Ed Willes: Vegas Golden Knights’ gift to the game is that anything is possible
The world of sports allows itself to believe theirs is a well-ordered universe; a place which, over the long haul, rewards meticulous planning and informed, disciplined decision-making.
There are no short cuts in this world. For the lucky few, success can be attained, but it is the result of adhering to these long-held principles. For the majority, it is a matter of waiting — as long as 48 years in some cases — and hoping that, one day, their team gets it right.
Which brings us around to the Vegas Golden Knights.
Given their extraordinary season, there has been a rush to extract some eternal truths from the Knights’ singular success on-and-off the ice. It can’t be luck, can it? That would contradict everything we’ve come to believe about pro team sports.
I mean, you just don’t throw a franchise together in one year and go to the Stanley Cup Final unless there’s a plan that has been executed in exquisite detail.
Right? This can’t all be about good goaltending.
But that’s the beauty of the Knights’ tale. You can’t really tell where their careful planning ends and the whims of the hockey gods begin.
In looking over their season, it’s still hard to comprehend the impact the Knights have made in their first year of existence. It starts, of course, with their on-ice success, the record-setting 109-point regular season and the deep playoff run that has them three wins away from the Cup. But, along the way, the Knights have also reshaped the business of the game.
The NHL, for starters, estimates its cap will rise between US$3 million and $7 million this off-season and that’s largely due to the Knights. They lead the NHL in merch sales and Marc-Andre Fleury is the fourth-most popular jersey in the NHL behind Auston Matthews, Sidney Crosby and Connor McDavid. They’ve played to 103-per-cent of capacity at T-Mobile Arena, their gleaming new home. They’re also the NHL’s fourth-biggest draw on the road.
Just so you know, a $7-million rise would represent the largest annual increase since the cap came into existence before the 2005-06 season. That sound you hear is cheering from the John Tavares camp.
With the Knights’ success, you can also wonder about the future plans for NHL expansion. Before Vegas happened along, expansion teams contributed little to the short-term welfare of the league. In time, most of them grew into solid franchises — Atlanta and Florida have been the exceptions — but in their startup phase they created little interest outside their own market while diluting the overall on-ice product.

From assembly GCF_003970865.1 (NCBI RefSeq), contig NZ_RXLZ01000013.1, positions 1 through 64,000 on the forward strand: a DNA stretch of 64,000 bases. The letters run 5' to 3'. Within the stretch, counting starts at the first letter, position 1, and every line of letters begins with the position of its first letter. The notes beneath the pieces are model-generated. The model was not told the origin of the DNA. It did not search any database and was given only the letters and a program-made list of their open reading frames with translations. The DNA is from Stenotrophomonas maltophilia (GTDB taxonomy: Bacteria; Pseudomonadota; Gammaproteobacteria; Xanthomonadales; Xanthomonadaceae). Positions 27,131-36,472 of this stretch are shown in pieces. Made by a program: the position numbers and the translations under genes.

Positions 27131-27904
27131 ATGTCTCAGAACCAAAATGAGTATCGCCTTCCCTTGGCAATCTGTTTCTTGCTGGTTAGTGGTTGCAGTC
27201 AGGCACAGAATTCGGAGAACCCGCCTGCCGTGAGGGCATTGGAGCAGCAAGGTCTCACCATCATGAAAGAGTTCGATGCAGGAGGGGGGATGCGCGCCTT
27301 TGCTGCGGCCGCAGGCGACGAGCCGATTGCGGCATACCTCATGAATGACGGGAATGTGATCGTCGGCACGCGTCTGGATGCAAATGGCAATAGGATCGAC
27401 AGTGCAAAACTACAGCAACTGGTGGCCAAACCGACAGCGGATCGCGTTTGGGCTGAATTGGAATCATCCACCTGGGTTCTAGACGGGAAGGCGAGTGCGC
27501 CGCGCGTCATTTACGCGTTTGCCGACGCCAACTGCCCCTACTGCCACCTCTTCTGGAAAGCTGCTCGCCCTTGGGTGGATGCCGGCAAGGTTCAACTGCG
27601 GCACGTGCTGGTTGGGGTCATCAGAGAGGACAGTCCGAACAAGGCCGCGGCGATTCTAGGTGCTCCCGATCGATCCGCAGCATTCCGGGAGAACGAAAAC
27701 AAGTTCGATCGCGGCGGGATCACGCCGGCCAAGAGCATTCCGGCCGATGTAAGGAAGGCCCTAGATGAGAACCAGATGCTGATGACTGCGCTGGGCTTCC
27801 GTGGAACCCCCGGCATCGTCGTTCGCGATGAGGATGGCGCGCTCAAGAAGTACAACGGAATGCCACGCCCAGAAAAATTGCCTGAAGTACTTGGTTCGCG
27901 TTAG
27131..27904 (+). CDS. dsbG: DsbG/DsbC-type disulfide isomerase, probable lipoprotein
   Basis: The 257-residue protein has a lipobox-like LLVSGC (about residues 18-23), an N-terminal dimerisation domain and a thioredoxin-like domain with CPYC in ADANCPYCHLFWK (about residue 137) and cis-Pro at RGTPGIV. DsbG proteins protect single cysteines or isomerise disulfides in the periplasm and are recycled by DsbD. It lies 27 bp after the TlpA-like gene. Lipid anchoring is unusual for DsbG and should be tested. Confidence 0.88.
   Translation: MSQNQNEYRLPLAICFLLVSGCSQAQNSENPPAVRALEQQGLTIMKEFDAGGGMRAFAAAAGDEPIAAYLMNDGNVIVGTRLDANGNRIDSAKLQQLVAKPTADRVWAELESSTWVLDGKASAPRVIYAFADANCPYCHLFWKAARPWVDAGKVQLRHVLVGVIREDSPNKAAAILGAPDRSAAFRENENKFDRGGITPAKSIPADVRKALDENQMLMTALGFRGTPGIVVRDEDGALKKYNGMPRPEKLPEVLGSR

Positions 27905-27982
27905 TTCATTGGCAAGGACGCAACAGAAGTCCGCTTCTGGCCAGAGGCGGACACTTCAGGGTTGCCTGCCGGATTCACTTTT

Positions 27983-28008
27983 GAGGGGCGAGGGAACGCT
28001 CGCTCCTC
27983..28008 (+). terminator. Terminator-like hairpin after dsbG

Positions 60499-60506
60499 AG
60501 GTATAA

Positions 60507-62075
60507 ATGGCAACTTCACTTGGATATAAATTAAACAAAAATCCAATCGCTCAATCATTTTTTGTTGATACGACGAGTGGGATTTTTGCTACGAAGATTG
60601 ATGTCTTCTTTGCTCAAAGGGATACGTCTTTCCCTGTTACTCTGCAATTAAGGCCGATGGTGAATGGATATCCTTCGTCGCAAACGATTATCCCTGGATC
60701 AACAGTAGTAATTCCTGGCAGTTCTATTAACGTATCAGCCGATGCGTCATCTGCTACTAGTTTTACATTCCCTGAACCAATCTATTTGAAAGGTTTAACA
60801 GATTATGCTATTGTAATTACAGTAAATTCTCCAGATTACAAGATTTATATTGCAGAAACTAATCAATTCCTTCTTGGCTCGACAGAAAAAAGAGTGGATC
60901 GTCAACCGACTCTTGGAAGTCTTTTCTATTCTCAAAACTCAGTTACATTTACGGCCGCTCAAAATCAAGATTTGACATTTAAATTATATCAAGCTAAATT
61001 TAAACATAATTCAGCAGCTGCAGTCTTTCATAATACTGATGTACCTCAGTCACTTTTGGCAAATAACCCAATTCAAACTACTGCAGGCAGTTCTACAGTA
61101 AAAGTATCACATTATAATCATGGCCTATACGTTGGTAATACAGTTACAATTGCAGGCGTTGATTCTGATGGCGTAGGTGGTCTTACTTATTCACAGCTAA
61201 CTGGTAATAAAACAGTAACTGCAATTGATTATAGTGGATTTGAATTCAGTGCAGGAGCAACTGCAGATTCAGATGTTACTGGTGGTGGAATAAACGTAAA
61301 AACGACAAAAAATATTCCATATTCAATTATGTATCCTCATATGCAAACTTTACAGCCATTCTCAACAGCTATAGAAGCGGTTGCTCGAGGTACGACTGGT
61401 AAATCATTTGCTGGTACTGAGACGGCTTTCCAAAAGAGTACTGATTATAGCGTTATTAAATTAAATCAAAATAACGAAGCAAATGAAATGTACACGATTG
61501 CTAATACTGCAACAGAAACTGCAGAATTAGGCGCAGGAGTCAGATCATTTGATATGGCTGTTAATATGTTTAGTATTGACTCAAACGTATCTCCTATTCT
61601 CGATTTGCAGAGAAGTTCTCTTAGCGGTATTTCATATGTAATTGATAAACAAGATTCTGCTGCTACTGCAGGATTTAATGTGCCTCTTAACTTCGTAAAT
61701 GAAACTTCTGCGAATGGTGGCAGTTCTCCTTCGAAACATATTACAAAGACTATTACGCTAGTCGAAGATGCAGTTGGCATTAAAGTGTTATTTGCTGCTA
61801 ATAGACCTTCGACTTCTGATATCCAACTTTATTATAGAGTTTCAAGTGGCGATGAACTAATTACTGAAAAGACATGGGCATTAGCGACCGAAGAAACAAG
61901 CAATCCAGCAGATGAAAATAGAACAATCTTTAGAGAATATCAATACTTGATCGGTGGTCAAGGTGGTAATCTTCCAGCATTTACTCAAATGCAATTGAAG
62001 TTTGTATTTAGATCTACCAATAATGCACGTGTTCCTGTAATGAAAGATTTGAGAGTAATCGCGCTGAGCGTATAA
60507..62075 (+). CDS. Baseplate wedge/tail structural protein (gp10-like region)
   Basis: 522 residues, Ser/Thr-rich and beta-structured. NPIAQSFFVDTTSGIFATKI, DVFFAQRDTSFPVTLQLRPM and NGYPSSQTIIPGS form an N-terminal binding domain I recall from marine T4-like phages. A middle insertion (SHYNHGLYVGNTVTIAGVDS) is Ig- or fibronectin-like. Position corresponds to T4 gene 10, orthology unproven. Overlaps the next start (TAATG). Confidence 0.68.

Can’t say the same thing for the Knights. If Seattle comes in and enjoys their own success, the NHL might be looking at a new expansion model. There are still plenty of markets out there. Seattle paid $650 million to join the league. What’s not to like about this if you’re an NHL owner?
The key, of course, is the newly imagined expansion draft that started the whole Vegas magic-carpet ride. None of the other stuff happens unless the Knights enjoy this crazy, unprecedented level of success. So how did they get here? How were they, in one dispersal draft, able to build the kind of team it usually takes a generation to create?
Well, it helps that they’ve got good goaltending.
Beyond that, everyone connected with the game has put the Knights under a microscope. As for what they’ve learned, that’s a matter of some debate.
Clearly, the Knights exploited the new rules in building their roster. Florida, yeesh, gave them Jonathan Marchessault for passing on Scott Bjugstad, Alex Petrovich and Mark Pysyk, then threw in Reilly Smith as a salary dump. Marchessault and Smith now form two-thirds of the Knights’ top line.
The third member of that line, Wild Bill Karlsson, was acquired from Columbus ALONG with first- and second-round picks when the Knights passed on Josh Anderson and picked up David Clarkson’s contract. Minnesota was afraid of losing one of their young defencemen. The Knights instead took Erik Haula and Alex Tuch, now two-thirds of their second line.
They also came out of the draft with young, puck-moving defencemen Shea Theodore, Nate Schmidt and Colin Miller, any one of whom would be an answer to the Canucks’ prayers.
Did we mention they got Fleury?
Now all that was pretty good. But that still doesn’t come close to explaining everything that happened this season and that’s the real beauty of this story.
Of the Knights’ 17 leading scorers, 14 had career years in 2017-18. The three exceptions were James Neal, Cody Eakin and Brayden McNabb. Everyone else exceeded their previous best campaigns and some by absurd margins. Karlsson had 43 goals and 78 points after recording 15 and 45 over his previous two seasons in Columbus. Haula had 55 points after failing to top 34 in four seasons with the Wild. David Perron has been a productive player in his 11 NHL seasons, but he never amassed 66 points as he did with the Knights.
Even Fleury recorded career-bests in save percentage and goals-against average.
This is the real joy of the Knights’ season. You can point to the work of general manager George McPhee in the expansion draft, you can laud Gerard Gallant for a first-class coaching job, you can even say they got lucky more than a few times.
But no one can say they saw this coming, which is why it’s the best kind of story.
We watch sports for moments like this, moments that can’t be explained, moments when a team or a player seem to change the rules for everyone. They do this, not through a formula, but some magic combination of things that can’t be explained. At least not in total.
This is the Knights’ real gift to the game, the idea that anything is possible, that if you believe and put in the work, you can accomplish great things. And the fun part? You don’t have to understand why.
Source: Ed Willes | The Province